But my hunch is that these were not the people who coined this expression. Gandhi was a bigger majboori for another set of people who were, ironically, equally disinterested in the state and its ‘capture’ – at least till recently. Yes, these were the different currents of the Hindutva Brigade (VD Savarkar of the Hindu Mahasabha and his followers and the Rashtriya Swayamsevak Sangh). They had to tolerate Gandhi – that is exactly what their majboori meant – till they could finally eliminate him. And it was one Nathuram Godse, with connections to both Savarkar and the RSS, who eventually killed him. There were earlier attempts too on Gandhi’s life – all from upper caste Hindus (one lot being Chitpavan Brahmins). Continue reading The Impossible Gandhian Project and its Limits – Remembering the Mahatma Today→
Ameena Begum was only ten years old when she was married to a man old enough to be her grandfather. The man- a 60-year-old Arab from Saudi Arabia had come to her house in Hyderabad to see Ameena’s elder sister for marriage but found her to be too ‘ugly and dark.’ He instead expressed desire to marry the young Ameena which the father readily agreed in exchange for a paltry sum of Rs 6,000. She was later rescued by Amrita Ahluwalia- then an air-hostess with Indian Airlines after she found the young girl crying inconsolably on the Hyderabad-Delhi flight in-route to Saudi Arabia.
This incident put the global spotlight for the first time on the practice of ‘bride-shopping’ in the old city area of Hyderabad where minor Muslim girls from poverty-stricken families are married to older, mostly Arab men for a small sum of money. About three decades after this incident of August 1991- nothing much has changed and the practice of Sheikh marriages continue unabated with estimates suggesting around 2000 of such marriages performed only in the last one year.
The genesis of Sheikh marriages can be traced to the late 19th century when the Nizam of Hyderabad started hiring Chaush Arabs from what is the present-day Yemen. These men served as the military guards and later on high positions in the Nizam’s army and administration. The Arabs also brought with them the ritual of offering gifts and dowry to families who would marry their daughters to them. However, when oil stuck in the Gulf and situation in Hyderabad turned chaotic because of the rising peasant movement and later fall of Nizam- many such Chaush Arabs returned to their homelands.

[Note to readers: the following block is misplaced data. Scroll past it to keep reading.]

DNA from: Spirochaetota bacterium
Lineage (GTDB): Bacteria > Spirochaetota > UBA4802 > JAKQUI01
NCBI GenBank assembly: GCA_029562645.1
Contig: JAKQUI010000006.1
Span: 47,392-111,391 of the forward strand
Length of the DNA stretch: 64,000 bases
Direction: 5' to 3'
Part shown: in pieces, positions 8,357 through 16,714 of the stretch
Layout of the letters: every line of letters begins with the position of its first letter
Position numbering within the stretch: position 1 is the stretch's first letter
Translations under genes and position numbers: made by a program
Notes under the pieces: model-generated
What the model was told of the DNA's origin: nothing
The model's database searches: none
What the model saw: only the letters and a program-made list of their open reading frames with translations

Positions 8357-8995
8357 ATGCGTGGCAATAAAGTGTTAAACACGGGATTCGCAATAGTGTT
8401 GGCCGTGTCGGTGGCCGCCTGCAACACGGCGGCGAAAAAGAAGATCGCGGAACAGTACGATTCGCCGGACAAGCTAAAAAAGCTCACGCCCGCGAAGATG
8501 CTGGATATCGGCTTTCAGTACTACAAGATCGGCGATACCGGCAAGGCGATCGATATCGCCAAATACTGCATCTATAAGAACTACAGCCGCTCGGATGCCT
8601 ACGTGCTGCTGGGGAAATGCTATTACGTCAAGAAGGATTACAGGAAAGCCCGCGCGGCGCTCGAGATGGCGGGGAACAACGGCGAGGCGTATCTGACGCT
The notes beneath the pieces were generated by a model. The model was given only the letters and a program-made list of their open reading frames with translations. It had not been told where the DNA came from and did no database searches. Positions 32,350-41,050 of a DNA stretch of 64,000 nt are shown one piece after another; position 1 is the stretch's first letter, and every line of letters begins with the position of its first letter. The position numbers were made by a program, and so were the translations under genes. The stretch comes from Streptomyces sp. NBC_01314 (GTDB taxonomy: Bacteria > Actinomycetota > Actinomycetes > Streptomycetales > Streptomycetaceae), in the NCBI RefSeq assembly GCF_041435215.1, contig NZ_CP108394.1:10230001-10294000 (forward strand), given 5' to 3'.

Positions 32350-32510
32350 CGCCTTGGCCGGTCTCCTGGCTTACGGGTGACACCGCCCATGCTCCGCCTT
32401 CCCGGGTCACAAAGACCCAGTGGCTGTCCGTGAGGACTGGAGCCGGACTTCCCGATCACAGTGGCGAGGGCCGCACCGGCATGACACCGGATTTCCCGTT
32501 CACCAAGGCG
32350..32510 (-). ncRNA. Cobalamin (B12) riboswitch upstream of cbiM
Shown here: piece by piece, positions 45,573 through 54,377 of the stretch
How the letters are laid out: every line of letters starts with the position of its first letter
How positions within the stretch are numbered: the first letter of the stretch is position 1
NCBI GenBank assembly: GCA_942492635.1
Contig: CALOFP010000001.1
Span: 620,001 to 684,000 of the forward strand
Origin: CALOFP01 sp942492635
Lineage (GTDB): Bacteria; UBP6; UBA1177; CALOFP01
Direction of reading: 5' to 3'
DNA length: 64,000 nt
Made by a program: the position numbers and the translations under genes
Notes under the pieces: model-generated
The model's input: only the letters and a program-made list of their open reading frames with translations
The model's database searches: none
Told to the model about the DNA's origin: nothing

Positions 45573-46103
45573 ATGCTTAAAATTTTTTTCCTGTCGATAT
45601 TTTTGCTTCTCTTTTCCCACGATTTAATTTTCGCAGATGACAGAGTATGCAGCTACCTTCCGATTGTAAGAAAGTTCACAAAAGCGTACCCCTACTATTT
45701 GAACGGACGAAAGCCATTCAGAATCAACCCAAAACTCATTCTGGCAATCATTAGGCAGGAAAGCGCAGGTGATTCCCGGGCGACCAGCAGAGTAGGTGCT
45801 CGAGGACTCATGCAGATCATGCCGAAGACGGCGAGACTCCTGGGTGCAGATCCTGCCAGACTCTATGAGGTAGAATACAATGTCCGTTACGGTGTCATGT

I write to you as a citizen, so unlike the many eulogies and appeals you have received recently, this will not be sugar-coated. You have received much praise, which is indeed well-deserved. But most of us have done, and are still doing, our duty well, but there is no need to indulge in any more self-praise.
Kerala is the land of my birth, and my life is intertwined closely and inseparably with the lives of all fellow-Malayalis. I will respect and remember this truth and will never think of my life as totally unrelated to nature, my neighbours, and the government that we elect to rule us.
A couple of days back, representatives of a group that wanted a petition demanding death penalty for all the accused in the Chennai gang rape case sought an appointment with me. I had clarified that I will not be part of any process demanding death penalty and would be glad to meet them on any other discussion they might want on the case. While, I managed to convince those who met me that death penalty cannot be a deterrent against rape, I suggested that instead of the petition they should spend their efforts to energize a change in the current discourse on rape in whatever small ways possible. The meeting ended with plans of a more substantive plan of action to discuss possibilities of advocating accessible spaces for children vulnerable to physical or sexual abuses at least in the neighborhood. I have summed up some of the points that I made at the discussion and I thought it would be important to share them with a wider audience.